Caracas, April 02 (teleSUR-RHC) Student leaders from Britain and Ireland have joined the growing chorus of international opposition to U.S. President Barack Obama’s decision to label Venezuela a “national threat.”
In an open letter, published on Wednesday, student representatives write, “we support the thousands of youth and student activists out on the streets of Venezuela this month in response to the Executive Order who have been collecting millions of signatures saying ‘Venezuela is not a Threat’.”
On March 9, Obama signed an executive order declaring “a national emergency with respect to the unusual and extraordinary threat to the national security and foreign policy of the United States posed by the situation in Venezuela,” and imposed a further round of sanctions on the country.
The president of University of the Arts London Students’ Union, Shelly Asquith, told teleSUR, “It's really important that people everywhere show support for Venezuela against the ongoing threats and attacks from the U.S.,” adding that its in the “interest the interests of democracy” that the elected government is defended against external intervention.
The students’ letter explains, Obama’s action “has been condemned by major regional bodies in Latin America and the Caribbean, governments all over the world and much of global civil society, including the ITUC.” The students express their “support for the international ‘Obama – Repeal the Executive Order’ campaign,” which has already seen 6 million people sign up to a global petition.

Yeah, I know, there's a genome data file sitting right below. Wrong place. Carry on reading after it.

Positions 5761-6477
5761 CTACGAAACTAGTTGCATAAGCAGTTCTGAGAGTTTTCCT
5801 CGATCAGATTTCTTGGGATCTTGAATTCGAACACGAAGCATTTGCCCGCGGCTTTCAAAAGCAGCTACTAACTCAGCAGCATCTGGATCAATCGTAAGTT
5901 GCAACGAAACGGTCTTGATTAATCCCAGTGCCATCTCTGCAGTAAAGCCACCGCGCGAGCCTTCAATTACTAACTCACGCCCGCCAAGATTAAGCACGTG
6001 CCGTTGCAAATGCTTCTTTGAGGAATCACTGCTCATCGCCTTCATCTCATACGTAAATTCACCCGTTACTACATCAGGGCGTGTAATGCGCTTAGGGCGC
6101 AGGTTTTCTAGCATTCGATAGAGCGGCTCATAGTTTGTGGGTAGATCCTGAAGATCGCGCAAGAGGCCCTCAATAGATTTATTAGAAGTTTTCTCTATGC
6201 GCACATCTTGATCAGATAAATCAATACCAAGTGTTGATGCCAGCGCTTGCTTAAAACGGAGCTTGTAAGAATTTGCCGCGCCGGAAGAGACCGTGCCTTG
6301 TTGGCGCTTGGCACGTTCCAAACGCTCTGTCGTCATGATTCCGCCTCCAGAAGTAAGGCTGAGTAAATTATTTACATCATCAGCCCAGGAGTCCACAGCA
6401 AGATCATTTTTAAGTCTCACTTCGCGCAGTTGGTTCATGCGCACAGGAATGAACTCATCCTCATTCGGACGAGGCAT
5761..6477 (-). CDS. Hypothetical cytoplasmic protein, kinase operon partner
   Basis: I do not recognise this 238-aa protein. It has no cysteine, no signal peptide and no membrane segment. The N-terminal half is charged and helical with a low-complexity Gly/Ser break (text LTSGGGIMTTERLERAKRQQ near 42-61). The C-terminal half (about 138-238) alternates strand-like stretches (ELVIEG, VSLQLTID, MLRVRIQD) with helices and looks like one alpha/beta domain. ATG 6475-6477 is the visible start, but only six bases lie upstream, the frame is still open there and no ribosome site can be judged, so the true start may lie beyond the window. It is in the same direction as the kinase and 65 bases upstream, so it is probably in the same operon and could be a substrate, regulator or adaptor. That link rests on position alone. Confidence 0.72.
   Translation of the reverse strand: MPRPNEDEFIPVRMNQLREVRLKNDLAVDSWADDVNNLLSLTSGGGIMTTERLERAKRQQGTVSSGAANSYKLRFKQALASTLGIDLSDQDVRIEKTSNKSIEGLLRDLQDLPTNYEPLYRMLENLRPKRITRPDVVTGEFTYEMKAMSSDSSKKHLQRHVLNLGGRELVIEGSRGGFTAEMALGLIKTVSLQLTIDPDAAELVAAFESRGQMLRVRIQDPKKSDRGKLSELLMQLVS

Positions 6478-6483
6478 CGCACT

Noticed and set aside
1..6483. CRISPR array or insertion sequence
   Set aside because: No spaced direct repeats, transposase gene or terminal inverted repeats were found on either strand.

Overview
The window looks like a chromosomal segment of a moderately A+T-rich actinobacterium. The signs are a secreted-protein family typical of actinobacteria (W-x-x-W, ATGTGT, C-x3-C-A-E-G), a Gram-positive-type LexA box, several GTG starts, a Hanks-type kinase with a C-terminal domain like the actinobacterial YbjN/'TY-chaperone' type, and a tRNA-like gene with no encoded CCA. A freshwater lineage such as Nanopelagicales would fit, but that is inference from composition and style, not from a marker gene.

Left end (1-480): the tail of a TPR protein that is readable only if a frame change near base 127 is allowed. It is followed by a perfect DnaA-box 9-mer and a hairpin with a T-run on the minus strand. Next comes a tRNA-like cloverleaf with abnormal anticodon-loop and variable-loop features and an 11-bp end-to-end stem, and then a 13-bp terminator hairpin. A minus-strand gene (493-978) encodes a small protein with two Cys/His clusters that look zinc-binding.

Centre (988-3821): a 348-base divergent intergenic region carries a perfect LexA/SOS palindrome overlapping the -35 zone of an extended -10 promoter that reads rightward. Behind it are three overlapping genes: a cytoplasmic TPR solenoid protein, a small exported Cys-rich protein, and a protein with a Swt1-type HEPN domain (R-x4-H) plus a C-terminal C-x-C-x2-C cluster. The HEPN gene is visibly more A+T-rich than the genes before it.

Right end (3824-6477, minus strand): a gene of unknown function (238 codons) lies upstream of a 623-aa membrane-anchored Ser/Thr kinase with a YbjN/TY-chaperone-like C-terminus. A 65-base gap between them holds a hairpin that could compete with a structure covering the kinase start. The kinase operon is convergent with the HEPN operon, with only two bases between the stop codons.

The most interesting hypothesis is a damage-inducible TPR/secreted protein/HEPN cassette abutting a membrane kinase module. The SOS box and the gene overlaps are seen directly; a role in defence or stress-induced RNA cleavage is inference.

Signatories include a number of national representatives of Britain’s National Union of Students, one of the world largest student unions, including NUS National Executive Member Aaron Kiely, Vice President (Communities)-Elect for NUS Scotland Gary Paterson, and NUS Women’s Committee representative Barbara Ntumy.
“For millions of young people across the world, we see Venezuela as a beacon of hope for humanity. As Venezuela provides free education opportunities to all, whereas in Britain we see our education under attack, hundreds of thousands excluded, funding reduced and tuition fees for higher education of up to £9,000 a year,” said Kiely.
“Obama and the US should immediately lift the sanctions, repeal the executive order and instead learn from Venezuela how to promote social justice.” The advocacy for Venezuela was mirrored across the Irish Sea.
Oisín Hassan and Seán Fearonhe, vice presidents of the students union of Queen's University Belfast, were among the signatories from Ireland, as were many members of nationalist party Sinn Fein, which has a strong record of backing Latin American self-determination.
The student representatives say that in the face of the U.S. attacks they will “continue to support the advances in social progress and in providing free education for all that have taken place in Venezuela in recent years, and oppose US sanctions against Venezuela.”
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